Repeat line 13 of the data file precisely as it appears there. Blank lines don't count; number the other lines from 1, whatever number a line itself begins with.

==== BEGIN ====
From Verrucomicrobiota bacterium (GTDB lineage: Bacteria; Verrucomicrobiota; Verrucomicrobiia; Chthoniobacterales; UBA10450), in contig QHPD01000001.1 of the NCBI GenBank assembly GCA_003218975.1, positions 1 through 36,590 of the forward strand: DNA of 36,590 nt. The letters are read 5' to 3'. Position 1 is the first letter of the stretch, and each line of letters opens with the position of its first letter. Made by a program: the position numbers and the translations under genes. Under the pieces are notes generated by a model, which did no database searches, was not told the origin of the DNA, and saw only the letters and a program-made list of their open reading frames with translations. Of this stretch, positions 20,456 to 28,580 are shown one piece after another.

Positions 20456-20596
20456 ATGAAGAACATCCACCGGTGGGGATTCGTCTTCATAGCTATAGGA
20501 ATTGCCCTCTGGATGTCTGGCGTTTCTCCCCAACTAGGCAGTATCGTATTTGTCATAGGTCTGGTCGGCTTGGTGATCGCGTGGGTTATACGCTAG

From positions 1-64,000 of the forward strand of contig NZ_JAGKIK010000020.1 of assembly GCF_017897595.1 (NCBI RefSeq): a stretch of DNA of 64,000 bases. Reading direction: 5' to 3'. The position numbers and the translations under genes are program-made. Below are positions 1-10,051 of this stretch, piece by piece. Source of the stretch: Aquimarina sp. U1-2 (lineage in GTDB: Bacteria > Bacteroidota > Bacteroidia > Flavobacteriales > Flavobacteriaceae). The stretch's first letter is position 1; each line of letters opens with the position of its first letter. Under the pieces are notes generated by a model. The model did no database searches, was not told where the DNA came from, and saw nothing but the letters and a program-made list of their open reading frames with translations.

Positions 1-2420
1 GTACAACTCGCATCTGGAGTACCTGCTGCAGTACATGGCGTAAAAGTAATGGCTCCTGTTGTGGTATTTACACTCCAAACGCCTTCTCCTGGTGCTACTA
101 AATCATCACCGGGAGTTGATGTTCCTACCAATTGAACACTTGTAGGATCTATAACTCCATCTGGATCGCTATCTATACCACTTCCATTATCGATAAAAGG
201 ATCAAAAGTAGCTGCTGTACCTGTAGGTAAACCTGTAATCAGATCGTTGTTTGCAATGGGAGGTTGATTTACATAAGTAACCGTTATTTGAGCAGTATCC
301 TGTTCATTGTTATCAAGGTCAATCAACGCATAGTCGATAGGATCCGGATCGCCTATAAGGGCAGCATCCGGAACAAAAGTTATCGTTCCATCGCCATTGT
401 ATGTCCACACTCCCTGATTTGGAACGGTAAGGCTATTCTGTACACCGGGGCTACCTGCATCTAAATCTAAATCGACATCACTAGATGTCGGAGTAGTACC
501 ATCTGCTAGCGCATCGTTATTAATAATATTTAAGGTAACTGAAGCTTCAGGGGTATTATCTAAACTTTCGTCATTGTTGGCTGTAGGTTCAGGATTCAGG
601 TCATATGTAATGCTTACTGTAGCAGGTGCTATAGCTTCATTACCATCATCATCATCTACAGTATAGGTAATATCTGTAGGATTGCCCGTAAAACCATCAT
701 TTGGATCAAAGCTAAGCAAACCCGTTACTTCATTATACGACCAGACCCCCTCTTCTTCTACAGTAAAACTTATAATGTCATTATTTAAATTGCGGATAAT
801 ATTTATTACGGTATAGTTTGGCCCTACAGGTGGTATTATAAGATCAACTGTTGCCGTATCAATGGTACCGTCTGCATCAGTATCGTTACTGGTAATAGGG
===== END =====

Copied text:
601 TCATATGTAATGCTTACTGTAGCAGGTGCTATAGCTTCATTACCATCATCATCATCTACAGTATAGGTAATATCTGTAGGATTGCCCGTAAAACCATCAT